I often receive inquiries from college and university students. Contrary
to the thinking of most older adults, I find a sizable
number of today`s youth much more constitutionally aware
than are their parents. I`ve traveled all over America
and spoken to thousands of high school and college age
young people. My observation is this: the youth of
America have not rejected the message of liberty and
constitutional government; they haven`t HEARD the
message of liberty and constitutional government. When
they do hear it, as often as not, they embrace the
message enthusiastically. If the
Ron Paul Revolution of 2008
proved anything, it proved that!
Recently, a student from a prestigious university wrote me with a short
list of questions for a thesis he is writing, which is
"The Effect of the
Evangelical Movement on the 2008 Presidential Election."
He reads my columns and was motivated to ask me to
contribute to his report. I am using today`s column to
answer his questions.
"What, in your
opinion, is the best way for the government and
religious organizations to interact?"
The best way for government and religious institutions
to interact is the same way that government and
virtually all institutions should interact: by the
government staying the heck out of their business!
Unfortunately, government at every level has grown into a monstrous
that intimidates, coerces, and almost controls
practically every institution and organization (public
and private) in America. The number of government
bureaucracies and enforcement agencies at the local,
State, and federal levels is so gargantuan that it is
impossible to accurately keep track of them all. And it
seems each agency and department`s sole job is to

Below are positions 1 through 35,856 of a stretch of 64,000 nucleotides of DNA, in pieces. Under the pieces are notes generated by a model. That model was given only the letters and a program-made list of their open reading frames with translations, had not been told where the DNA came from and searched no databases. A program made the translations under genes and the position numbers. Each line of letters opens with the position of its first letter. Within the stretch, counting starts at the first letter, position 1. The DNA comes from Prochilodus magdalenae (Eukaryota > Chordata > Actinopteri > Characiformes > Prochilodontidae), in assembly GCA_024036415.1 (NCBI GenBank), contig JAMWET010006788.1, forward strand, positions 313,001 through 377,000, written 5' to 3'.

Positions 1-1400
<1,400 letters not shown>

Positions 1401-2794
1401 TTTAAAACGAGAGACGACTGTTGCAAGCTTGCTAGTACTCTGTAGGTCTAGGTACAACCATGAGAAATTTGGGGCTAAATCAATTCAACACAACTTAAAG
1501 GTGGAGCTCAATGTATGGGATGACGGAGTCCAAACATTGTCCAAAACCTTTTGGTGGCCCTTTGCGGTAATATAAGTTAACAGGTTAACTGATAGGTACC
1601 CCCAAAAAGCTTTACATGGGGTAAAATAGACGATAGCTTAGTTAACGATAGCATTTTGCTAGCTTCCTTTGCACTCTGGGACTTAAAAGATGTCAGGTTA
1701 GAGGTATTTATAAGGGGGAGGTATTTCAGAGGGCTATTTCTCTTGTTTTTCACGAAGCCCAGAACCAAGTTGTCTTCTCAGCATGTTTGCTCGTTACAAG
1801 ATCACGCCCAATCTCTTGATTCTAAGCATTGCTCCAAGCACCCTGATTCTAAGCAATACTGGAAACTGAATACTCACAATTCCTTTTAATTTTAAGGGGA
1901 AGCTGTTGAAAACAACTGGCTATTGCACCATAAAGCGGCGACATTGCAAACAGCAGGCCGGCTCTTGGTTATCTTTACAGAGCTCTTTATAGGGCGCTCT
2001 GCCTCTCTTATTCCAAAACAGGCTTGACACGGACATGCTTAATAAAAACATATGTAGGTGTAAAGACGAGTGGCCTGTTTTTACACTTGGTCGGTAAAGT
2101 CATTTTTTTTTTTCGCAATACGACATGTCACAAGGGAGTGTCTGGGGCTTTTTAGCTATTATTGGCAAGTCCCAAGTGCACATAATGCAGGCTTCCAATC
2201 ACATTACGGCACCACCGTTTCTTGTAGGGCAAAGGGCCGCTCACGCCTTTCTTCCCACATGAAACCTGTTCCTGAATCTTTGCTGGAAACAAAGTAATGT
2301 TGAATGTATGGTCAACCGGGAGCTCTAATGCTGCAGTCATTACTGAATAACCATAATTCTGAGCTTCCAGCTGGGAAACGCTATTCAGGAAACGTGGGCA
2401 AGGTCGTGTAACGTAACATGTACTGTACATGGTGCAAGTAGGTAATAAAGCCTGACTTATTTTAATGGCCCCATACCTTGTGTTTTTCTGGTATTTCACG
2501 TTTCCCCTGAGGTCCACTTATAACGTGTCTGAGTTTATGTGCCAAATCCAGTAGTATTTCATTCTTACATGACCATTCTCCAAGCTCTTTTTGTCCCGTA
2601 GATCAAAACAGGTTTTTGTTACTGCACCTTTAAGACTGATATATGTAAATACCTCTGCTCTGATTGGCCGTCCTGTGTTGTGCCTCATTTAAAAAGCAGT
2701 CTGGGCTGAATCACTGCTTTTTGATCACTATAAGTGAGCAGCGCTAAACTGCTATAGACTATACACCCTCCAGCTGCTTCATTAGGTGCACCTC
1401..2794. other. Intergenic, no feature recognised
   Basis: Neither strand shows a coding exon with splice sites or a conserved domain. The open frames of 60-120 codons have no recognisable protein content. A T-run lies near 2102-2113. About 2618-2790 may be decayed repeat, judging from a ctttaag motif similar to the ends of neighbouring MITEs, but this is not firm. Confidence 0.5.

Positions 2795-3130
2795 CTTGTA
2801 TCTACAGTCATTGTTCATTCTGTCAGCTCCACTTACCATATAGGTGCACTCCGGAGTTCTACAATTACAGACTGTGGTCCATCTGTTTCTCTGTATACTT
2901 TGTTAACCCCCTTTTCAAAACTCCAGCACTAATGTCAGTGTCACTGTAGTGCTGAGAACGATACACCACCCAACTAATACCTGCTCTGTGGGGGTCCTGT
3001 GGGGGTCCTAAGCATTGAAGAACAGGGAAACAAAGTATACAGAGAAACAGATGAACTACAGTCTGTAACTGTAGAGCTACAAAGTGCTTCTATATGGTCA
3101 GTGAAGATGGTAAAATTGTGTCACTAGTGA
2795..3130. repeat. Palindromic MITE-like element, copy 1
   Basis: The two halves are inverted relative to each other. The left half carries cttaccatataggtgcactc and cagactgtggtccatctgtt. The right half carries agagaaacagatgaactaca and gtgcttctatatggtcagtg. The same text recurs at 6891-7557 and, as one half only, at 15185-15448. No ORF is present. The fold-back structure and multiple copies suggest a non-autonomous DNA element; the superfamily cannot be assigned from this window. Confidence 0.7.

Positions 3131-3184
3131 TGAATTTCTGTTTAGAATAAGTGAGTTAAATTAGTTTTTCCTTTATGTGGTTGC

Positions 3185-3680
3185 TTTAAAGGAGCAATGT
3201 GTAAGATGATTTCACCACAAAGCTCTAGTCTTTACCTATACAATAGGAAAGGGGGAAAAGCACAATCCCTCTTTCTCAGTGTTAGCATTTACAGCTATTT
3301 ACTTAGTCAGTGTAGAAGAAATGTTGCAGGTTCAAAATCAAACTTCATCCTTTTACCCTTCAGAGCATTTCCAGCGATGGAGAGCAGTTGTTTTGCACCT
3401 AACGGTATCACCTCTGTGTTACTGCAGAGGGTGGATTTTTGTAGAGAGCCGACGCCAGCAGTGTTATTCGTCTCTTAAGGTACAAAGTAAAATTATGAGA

justify its own existence by harassing, intimidating,
and manipulating individuals and institutions. Nothing
is different regarding religious institutions. In order
to stay on the smiley side of government (especially the
IRS), religious institutions have largely become the
sheepish slaves of the state.
"How do you think
the government keeps religious organizations from
I KNOW how the government keeps religious organizations
from affecting policy:
through the IRS 501(c)(3) non-profit corporate
that practically every church in America submits to.
The now infamous 501(c)(3) section of the Internal Revenue Code (IRC)
goes back to 1936 (the seeds of this Venus Fly Trap date
back to 1872). But then-Senator
Lyndon Johnson was the Dr. Frankenstein who, in 1954, unleashed
this monster upon America. His motivation was: he did
not like the way pastors and churches were opposing his
liberal agenda, and he wanted to use the power of law to
silence them. He, therefore, introduced verbiage to the
IRC that churches were prohibited from influencing
political legislation and supporting political
campaigns, or risk losing their tax-exempt status.
Over time, fear of offending the 501(c)(3) criteria of the IRC has been
used to intimidate pastors and church leaders to the
point that, for all intents and purposes, they are
to try and affect meaningful change to government